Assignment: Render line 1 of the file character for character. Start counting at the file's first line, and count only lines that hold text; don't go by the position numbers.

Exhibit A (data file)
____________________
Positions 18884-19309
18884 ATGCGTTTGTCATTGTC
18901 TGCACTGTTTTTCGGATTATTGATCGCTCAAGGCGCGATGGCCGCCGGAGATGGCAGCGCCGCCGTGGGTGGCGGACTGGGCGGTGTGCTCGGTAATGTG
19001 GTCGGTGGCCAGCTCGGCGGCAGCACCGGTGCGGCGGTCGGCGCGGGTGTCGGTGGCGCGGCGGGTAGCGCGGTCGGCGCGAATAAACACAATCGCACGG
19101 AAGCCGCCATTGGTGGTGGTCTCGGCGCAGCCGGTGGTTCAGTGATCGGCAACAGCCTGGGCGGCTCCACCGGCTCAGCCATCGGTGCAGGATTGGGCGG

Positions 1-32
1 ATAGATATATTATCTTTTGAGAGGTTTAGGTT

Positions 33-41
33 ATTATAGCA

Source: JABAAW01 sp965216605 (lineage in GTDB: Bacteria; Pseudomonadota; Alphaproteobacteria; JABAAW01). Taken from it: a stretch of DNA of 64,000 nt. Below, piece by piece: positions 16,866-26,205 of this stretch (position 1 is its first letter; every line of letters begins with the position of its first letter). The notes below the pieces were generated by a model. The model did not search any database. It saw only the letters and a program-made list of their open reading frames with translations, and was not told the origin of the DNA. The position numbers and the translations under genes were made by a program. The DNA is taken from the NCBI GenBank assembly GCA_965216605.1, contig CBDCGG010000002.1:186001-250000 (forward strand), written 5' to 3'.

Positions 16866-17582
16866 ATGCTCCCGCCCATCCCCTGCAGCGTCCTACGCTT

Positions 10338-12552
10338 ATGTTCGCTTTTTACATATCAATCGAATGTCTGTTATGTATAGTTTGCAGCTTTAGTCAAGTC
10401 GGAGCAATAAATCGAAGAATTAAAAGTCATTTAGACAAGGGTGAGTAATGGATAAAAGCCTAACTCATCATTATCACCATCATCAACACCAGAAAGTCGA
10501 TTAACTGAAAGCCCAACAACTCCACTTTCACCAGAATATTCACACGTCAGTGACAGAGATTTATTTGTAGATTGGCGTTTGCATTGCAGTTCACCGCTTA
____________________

Positions 18884-19309